Depleted harvests are not the only threat to the lives of vulnerable communities in drought-hit Mozambique, one of Africa's poorest countries. Lack of access to clean water and proper hygiene is affecting the lives of many people, who contract diseases and infections that impact them harder as their immune system is already weakened due to inadequate nutrition.
In the Changara district, in Tete province, people have died after drinking water from the nearby river, which is polluted.
"When communities do not have access to clean water, they face several problems such as the spread of diseases, including cholera. In some cases, people defecate in open sky and those faeces can infect the water people will then drink," Vania Ali, wash coordinator at charity World Vision, told IBTimes UK.
The NGO has given the community in Changara a water pump. People, who were also shown how to use water purifiers to clean containers they use to fetch water, will have to contribute a small amount to maintain the pump, which can prevent deaths.
However, access to clean water is not enough to prevent the spread of mortal diseases and ailments. "Hygene is very important and building latrines is essential," Ali continued.
The project is funded by the UK Government's Department for International Development (DfID).
The UK, which has spent around £59m ($73m) on Mozambique aid in the past year, also provided £32m for the drought fightback in the country to buy emergency life-saving food, water and shelter in the drought-affected communities.
"As the world faces a number of unprecedented humanitarian crises this year, almost two million people in Mozambique are facing the daily threat of going without enough food and large numbers of children are malnourished due to a prolonged drought," DfID's Africa minister, James Wharton, told IBTimes UK.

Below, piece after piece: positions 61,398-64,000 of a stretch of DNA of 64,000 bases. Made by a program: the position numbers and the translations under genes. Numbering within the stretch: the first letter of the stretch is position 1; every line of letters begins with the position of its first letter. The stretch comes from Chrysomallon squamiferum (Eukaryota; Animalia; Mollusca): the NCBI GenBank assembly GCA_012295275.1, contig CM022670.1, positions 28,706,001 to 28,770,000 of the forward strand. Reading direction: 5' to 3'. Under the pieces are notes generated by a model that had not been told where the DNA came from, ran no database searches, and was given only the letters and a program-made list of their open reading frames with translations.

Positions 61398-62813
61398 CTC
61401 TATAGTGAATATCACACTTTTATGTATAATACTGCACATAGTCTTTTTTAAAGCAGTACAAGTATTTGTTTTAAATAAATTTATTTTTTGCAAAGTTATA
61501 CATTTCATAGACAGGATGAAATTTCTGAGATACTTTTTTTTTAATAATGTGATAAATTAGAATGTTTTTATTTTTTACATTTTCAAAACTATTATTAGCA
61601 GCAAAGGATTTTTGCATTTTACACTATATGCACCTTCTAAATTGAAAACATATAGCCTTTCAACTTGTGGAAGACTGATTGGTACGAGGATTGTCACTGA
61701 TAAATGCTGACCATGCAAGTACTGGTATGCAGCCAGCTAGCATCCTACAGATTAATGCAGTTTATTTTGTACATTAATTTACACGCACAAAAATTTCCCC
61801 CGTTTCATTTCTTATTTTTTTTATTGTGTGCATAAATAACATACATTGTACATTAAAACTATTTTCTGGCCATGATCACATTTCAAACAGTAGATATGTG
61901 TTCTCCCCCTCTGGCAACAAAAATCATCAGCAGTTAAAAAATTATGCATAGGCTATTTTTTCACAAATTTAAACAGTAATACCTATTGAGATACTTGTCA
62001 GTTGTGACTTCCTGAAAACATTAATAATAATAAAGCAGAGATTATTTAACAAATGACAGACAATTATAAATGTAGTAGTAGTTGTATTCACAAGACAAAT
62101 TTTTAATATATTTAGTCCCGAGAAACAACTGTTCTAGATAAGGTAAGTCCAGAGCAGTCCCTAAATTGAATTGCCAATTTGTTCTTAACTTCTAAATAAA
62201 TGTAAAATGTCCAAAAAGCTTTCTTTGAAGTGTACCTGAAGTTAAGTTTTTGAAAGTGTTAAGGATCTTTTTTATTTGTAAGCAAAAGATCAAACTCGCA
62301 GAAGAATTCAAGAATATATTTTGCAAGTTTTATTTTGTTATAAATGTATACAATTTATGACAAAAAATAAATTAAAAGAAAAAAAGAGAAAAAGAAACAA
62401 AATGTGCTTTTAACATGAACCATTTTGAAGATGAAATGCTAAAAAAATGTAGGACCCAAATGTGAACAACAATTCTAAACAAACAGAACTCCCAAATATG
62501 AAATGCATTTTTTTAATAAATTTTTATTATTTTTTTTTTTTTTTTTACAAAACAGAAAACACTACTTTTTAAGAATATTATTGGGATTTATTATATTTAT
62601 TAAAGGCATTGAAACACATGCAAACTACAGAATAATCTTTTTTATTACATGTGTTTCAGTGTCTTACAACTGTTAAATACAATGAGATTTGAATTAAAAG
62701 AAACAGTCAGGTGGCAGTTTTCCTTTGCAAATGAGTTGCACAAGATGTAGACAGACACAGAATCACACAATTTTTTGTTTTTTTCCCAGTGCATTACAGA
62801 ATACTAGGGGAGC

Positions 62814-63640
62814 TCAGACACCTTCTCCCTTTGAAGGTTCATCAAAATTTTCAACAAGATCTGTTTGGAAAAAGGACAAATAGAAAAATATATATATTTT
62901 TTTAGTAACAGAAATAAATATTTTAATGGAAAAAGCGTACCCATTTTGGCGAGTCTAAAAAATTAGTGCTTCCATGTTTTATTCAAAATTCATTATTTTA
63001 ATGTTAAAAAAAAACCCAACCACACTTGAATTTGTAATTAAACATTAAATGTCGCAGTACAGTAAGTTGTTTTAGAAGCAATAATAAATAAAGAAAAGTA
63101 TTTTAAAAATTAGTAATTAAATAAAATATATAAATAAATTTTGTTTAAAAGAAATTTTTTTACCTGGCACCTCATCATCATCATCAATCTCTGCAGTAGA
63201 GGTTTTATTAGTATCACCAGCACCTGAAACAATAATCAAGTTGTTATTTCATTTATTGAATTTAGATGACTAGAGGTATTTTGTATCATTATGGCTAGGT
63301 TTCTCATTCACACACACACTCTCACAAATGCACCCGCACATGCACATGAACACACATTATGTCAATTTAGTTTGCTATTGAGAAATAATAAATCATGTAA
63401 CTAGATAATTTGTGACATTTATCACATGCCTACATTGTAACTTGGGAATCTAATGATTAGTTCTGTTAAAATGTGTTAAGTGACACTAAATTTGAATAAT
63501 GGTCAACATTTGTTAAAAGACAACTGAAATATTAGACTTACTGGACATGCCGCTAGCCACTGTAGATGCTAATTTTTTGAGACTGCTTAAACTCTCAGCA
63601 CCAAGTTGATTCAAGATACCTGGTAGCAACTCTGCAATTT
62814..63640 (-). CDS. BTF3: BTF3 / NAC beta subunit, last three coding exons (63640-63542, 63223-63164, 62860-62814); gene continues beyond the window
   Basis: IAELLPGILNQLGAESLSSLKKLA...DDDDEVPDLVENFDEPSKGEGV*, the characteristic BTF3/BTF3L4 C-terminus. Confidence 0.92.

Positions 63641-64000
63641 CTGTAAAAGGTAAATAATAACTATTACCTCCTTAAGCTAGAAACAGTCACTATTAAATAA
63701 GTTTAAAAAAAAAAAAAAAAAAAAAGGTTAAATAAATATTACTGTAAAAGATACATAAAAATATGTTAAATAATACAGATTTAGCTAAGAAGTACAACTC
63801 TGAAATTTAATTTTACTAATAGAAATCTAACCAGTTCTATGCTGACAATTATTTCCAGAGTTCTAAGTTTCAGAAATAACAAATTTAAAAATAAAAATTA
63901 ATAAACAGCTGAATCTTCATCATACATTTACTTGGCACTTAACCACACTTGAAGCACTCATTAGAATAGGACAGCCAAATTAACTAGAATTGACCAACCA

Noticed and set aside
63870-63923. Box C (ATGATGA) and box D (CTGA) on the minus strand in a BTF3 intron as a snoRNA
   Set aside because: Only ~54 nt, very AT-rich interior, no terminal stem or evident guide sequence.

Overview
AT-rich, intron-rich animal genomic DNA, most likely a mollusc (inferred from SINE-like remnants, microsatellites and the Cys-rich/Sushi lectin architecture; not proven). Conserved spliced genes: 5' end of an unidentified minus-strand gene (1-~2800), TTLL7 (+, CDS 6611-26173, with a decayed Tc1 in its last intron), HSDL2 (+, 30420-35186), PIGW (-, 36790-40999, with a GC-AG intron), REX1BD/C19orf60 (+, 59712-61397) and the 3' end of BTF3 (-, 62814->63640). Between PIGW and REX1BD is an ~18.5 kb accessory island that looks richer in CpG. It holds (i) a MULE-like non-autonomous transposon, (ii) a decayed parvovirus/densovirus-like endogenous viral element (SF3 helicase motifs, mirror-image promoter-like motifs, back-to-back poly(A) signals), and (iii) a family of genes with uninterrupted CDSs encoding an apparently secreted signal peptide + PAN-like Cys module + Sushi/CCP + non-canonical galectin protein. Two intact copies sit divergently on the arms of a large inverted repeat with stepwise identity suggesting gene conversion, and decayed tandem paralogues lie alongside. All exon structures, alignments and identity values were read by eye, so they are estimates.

"That is why the UK is leading the response. Tackling the global challenges of our time such as drought and disease which fuel migration, insecurity and instability is the right thing to do and is firmly in Britain's interest."
How access to clean water can reduce child abuse
A school in Changara is using theatre to teach pupils and the rest of the community about the importance of hygiene, good use of water and education.
"People become aware when they see demonstrations, they can relate and understand problems," Anabela Arnaldo, a first grade teacher at the school in Changara, told IBTimes UK.
Access to clean water – coupled with food distribution and training programmes on measures that can reduce the effects of the drought – not only prevent deaths, but also protect children from abuses including trafficking and child marriage.
"If a child has to walk miles to fetch water, they would not have time to go to school and this is a violation of their rights. Even things such as access to clean water can help prevent crimes against children," Simione Carlos Mhula, child protection manager at World Vision Mozambique, told IBTimes UK.
"We have so many cases of child marriages because lack of food," he continued. "We have situations where fathers say they go to the city to find jobs, but then they disappear. People approach mothers saying they can feed their children, but they want their daughters as brides in exchange."